Congratulations! You’ve lost some weight—or a lot of weight—but try as you might you can’t seem to ditch those last few pounds. If your old strategies just aren’t working anymore, you may have entered into a weight-loss plateau.
A weight-loss plateau happens when you’ve reached your body’s healthy normal weight (this is called your “set-point weight”), but not necessarily your goal weight. If you remain in a caloric deficit your body begins to think it’s starving and tries to store more fat—while at the same time you’re trying to lose it.
Another factor that contributes to a weight-loss plateau is your fitness level: the more in shape you become, the less calories you burn during workouts because you’re exerting less effort.
Does any of this resonate? Then check out these three simple strategies to overcome your weight-loss plateau.
3 Ways to Break a Weight-Loss Plateau
1. Try a New Form of Exercise
If you do the same workout every day, no matter how difficult, your body will eventually get used to it and it will become less challenging. This is known as adaptive resistance. Not only does adaptive resistance lessen the results of your workout, but engaging in the same repetitive movements may lead to injury (which will really slow down your weight loss!).
If you’re always doing heavy lifting, try switching it up with some high intensity cardio. If you love running, try swimming a couple days a week instead. By creating change and variety in your workouts you’ll confuse the body, resulting in more calories burned and the stimulation of new muscles. Plus, it’ll help keep you from getting bored.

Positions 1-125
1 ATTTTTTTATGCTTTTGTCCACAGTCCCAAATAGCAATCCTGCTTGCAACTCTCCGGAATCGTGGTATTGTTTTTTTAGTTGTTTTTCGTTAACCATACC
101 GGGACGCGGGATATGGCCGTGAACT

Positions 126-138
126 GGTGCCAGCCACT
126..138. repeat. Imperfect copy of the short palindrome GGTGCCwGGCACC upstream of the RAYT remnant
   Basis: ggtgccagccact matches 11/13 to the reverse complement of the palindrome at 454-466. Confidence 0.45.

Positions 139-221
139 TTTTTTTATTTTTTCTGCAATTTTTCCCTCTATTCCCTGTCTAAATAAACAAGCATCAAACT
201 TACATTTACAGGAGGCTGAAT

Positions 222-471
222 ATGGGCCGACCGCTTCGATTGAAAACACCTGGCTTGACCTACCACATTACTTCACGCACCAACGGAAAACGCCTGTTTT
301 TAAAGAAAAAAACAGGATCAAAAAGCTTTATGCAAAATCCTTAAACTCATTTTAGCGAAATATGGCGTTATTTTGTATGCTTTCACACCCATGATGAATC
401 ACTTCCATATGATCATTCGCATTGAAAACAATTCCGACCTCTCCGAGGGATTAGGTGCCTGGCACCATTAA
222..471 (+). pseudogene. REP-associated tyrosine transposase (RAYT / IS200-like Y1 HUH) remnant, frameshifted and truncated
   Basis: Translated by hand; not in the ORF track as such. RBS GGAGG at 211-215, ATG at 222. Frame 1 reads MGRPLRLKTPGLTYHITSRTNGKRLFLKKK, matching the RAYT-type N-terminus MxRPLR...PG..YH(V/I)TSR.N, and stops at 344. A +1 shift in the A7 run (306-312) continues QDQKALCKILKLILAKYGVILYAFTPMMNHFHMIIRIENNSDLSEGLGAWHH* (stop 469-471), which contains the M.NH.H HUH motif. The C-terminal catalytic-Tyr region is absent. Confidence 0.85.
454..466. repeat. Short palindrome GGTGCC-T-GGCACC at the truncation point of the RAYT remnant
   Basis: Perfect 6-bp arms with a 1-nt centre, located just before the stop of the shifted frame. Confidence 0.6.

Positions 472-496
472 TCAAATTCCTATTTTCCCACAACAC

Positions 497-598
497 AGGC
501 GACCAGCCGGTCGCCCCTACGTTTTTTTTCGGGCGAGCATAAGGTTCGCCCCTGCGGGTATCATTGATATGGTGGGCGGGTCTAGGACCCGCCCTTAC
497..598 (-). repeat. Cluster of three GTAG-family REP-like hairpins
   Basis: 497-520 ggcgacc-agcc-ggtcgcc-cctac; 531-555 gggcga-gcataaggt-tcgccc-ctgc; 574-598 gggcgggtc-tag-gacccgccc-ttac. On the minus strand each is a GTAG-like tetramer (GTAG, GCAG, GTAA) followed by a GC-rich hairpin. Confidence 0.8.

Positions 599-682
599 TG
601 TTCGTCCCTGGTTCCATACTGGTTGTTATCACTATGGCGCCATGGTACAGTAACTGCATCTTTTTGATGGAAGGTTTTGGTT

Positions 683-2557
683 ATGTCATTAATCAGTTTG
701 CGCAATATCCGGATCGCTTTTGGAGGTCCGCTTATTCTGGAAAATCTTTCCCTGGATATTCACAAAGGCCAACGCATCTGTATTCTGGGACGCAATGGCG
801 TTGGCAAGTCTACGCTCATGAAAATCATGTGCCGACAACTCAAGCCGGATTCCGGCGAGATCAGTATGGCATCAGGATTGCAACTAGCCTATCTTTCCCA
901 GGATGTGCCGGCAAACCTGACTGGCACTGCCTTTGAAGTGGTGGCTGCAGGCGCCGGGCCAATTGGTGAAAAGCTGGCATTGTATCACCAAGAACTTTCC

2. Track Your Calorie Deficit
While weight loss is often associated with a calorie deficit, it’s important to fuel your body appropriately in order to effectively lose fat and build muscle. If you’re eating way less calories than you’re burning, you’ll begin to feel tired, hungry and cranky. Your metabolism will also slow down, rendering your workouts much less effective. Try using a calorie tracking app to get a general feel for how much you’re eating in a day. Better yet, pair it with a fitness tracker for more specific info on the calories you’re expending during workouts. You might need to be eating more than you think!
3. Take Enough Rest Days
Once you start seeing results from all of your hard work, it can be tempting to want to hit the gym every day. But incorporating rest days into your routine is essential to getting the biggest benefits out of your workout. Time off from exercise allows the tissues of your muscles to repair and their glycogen levels to restore. This helps make them stronger for the next workout and is a key to avoiding injury.
According to the American Council on Exercise (ACE), if a person begins to experience reduced beneficial effects from their workout—such as a decreased rate of fat loss or muscle gain, and an increase in muscle soreness and fatigue—it may be a sign that rest days are needed.
The amount of rest days you’ll need depends on the type of workouts you’re doing. When it comes to strength training, one study on muscular endurance recovery found that it took up to three days for full muscle recovery.
How Long Does a Weight-Loss Plateau Last?
It is possible to get out of a weight-loss plateau without changing up your diet or exercise drastically. According to this 2010 study on set points that regulate human body weight, losing weight slowly and gradually may allow a person to adjust their set-point weight over time. Generally speaking, one can expect a weight-loss plateau to last between three to four months. During this time, your body is adapting to its new size and new set point which will allow for future weight loss.
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